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A Low Vitamin D Level
Is the Cause of Many Chronic Diseases

Many chronic illnesses are a result of a low vitamin D level. Since most of these problems are very complex, and take many years to manifest, the connection between them and a vitamin D deficiency has remained unexamined for a very long time.



While many of these health issues may also have other causes, a low vitamin D level is a common factor found in all of them. Here is a list of the most well-known ones:

  • type-1 diabetes
  • heart disease
  • colon, breast and prostate cancers
  • low blood calcium levels
  • chronic bone, muscle, or joint pain

  • chronic fatigue
  • colds and flu
  • asthma
  • obesity
  • rheumatoid arthritis

  • infertility
  • high blood pressure
  • acne
  • multiple sclerosis
  • tuberculosis

  • inflammatory bowel disease
  • decline in physical and mental function
  • gingivitis, periodontal disease and cavities
  • depression and Seasonal Affective Disorder

Now, even though these are all symptoms of vitamin D deficiency, none of them are necessarily evidence that a low vitamin D level is the cause. However, since vitamin D plays such a pivotal role in strengthening your immune system, it's easy to see that a weakened immune system could easily lead to any of the above conditions.


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How Do You Know
if You Have a Low Vitamin D Level?

Unless you sunbath frequently or take ample vitamin D supplements, you almost certainly have a low vitamin D level. In addition, if you live north of 30 degrees latitude (most of the United States and all of Europe), the sun's rays aren't strong enough for about half of the year to produce any vitamin D at all.

See the page on Causes of Vitamin D Deficiency for more information.

To find the latitude where you live, try
this easy-to-use International Latitude/Longitude Finder


Getting Tested for a Low Vitamin D Level

The only sure way to determine if you're deficient is to get your vitamin D levels tested. You can even get a test kit that will allow you to do this at home. Make sure you get the correct one. There are two vitamin D tests currently being offered: 1,25(OH)D, and 25(OH)D.

The correct test to order is 25(OH)D,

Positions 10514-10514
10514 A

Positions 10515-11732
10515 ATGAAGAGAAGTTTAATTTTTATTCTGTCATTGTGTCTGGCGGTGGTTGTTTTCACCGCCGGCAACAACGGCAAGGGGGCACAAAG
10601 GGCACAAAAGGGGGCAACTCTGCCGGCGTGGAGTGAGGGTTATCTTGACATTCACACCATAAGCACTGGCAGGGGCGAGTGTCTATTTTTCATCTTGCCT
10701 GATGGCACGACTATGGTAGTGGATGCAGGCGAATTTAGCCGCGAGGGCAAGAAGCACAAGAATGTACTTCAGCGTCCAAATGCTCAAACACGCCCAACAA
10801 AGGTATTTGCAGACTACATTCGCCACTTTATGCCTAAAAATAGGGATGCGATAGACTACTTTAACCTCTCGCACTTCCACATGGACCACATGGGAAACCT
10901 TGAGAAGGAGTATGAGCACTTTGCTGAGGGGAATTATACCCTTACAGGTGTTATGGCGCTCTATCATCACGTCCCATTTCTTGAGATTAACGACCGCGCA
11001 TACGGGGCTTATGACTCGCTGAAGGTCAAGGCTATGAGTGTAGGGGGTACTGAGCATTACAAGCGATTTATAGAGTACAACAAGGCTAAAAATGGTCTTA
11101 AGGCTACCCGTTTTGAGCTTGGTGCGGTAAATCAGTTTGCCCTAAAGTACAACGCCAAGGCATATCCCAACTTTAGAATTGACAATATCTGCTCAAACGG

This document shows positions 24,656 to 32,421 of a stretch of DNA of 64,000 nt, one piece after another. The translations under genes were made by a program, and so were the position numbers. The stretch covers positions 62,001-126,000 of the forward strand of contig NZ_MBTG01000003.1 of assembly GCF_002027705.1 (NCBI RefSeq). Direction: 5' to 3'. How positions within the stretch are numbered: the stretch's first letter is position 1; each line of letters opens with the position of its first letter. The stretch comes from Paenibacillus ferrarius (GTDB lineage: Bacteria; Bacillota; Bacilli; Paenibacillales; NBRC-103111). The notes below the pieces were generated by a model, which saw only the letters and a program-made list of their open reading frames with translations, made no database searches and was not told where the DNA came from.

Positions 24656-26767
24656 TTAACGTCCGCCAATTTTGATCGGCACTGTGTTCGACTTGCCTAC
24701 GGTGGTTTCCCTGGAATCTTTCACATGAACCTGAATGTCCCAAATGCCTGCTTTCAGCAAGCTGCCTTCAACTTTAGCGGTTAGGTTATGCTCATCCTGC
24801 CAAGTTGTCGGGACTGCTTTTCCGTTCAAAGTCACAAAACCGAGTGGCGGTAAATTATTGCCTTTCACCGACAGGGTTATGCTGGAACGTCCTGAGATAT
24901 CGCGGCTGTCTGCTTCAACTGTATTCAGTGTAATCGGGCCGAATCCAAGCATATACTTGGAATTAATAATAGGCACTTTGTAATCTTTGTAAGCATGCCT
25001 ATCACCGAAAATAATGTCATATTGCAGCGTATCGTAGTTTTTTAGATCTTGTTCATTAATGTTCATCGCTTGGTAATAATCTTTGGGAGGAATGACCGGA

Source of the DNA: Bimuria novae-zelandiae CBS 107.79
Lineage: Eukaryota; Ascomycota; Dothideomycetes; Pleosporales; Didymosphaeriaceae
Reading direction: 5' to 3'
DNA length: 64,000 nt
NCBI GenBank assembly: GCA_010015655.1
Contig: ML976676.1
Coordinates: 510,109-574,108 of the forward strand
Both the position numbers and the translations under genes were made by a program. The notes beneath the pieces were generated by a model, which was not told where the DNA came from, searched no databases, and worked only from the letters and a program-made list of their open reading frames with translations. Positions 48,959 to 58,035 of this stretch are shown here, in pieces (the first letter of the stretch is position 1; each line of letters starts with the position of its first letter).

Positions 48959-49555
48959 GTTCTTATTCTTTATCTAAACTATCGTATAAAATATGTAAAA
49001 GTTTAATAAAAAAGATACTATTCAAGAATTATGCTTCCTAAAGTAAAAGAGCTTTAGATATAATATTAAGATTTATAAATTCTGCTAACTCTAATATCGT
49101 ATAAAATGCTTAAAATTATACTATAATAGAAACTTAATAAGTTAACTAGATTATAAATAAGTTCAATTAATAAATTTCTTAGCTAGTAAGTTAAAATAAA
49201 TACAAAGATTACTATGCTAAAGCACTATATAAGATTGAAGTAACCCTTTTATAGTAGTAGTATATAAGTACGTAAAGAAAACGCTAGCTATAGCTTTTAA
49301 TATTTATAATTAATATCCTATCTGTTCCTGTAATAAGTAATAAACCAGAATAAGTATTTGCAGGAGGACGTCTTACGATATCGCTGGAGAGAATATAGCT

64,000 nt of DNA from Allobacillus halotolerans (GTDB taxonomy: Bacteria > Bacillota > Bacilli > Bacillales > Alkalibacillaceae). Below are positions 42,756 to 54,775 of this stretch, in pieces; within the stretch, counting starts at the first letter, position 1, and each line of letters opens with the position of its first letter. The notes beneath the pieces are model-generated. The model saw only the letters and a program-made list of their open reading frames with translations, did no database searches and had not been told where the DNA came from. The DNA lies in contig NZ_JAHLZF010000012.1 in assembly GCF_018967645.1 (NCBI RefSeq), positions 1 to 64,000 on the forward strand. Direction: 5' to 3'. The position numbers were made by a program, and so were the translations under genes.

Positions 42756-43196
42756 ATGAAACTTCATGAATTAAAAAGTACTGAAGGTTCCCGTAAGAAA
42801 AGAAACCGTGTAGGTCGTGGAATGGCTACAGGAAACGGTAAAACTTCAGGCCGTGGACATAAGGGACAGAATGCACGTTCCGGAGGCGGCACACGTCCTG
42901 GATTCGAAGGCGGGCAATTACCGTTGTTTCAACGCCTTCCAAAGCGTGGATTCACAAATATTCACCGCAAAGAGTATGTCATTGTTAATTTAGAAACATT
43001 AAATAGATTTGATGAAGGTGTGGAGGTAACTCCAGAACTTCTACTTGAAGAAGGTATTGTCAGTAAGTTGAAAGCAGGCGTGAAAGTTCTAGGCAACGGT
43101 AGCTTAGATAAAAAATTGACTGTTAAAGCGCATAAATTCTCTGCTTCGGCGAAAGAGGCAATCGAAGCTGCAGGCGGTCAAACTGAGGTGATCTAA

also called 25-hydroxy vitamin D or vitamin D 25 hydroxy,
the better indicator of overall D levels.

Surprising as it may seem, many doctors are unfamiliar with the different vitamin D tests. If your doctor unknowingly orders the wrong test, he could conclude that you have a normal Vitamin D level when you are actually severely deficient!

A normal vitamin D level has traditionally been set at between 20-56ng/ml (nanograms per milliliter). However, more recent studies have indicated that anything less than 50ng/ml should be considered a low vitamin D level.

Current guidelines
for vitamin D blood levels:

Deficient: lower than 50ng/ml
Optimal: between 50-65ng/ml

These ranges apply for everyone: children, adolescents, adults and seniors.

A normal vitamin D level should never be below 32 ng/ml, and any levels below 20 ng/ml are considered serious deficiency states, increasing your risk of as many as 16 different cancers and autoimmune diseases like multiple sclerosis and rheumatoid arthritis, just to name a few.

See Vitamin D Blood Test for more details.


Raising Your Low Vitamin D Level

Fortunately, getting adequate vitamin D is easy — in the summer months, just spend a few hours each week sunbathing. Your skin produces over 10,000IU of vitamin D with just 30 minutes summer sun exposure in a bathing suit (without sunscreen).

In the winter months, you should use supplements. Vitamin D supplements are very inexpensive — a month's supply can be less than $2! Make sure to get natural vitamin D3 (cholecalciferol). Do not use the synthetic and inferior vitamin D2.

Recommended Dosages for Preventive Health. The typical recommendations for supplementing call for at least 1,000-2,000IU as a minimum daily dose. 5,000IU per day is not unreasonable, especially if you get little or no sunlight, live in northern latitudes, or are dark-skinned or overweight. If your levels are low to begin with, it can take a few months to raise your vitamin D levels using supplements.

See Vitamin D Dosage for more details.

I recommend getting vitamin D drops because they're so easy to keep on hand. Carlson Super Daily D3 offers an entire years' supply of vitamin D in just one small bottle that costs about $1 a month. Each drop gives you the minimum daily requirement of 2,000 units of vitamin D.

Having an ample supply of vitamin D on hand will also allow you to have extra vitamin D available for treating colds and flu.

That's right — megadoses of vitamin D are one of the most effective ways of beating the flu. See my page on Health Benefits of Vitamin D to learn how to treat a cold or flu with vitamin D.

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Visit other pages in this website on vitamin D:

Vitamin D Facts

Health Benefits of Vitamin D

Vitamin D Blood Test

Vitamin D Dosage

Causes of Vitamin D Deficiency

Vitamin D Toxicity

Symptoms of Vitamin D Deficiency

Foods That Contain Vitamin D

Vitamin D From Sun Exposure



Other Great Resources for Vitamin D Information:

Grassroots Health A consortium committed to solving the worldwide vitamin D deficiency epidemic.

Dr. Mercola Lecture on the most up-to-date science on vitamin D.

How Much Vitamin D Do You Need? An article by Dr. Mercola.


Antioxidants Home Page from Low Vitamin D Level



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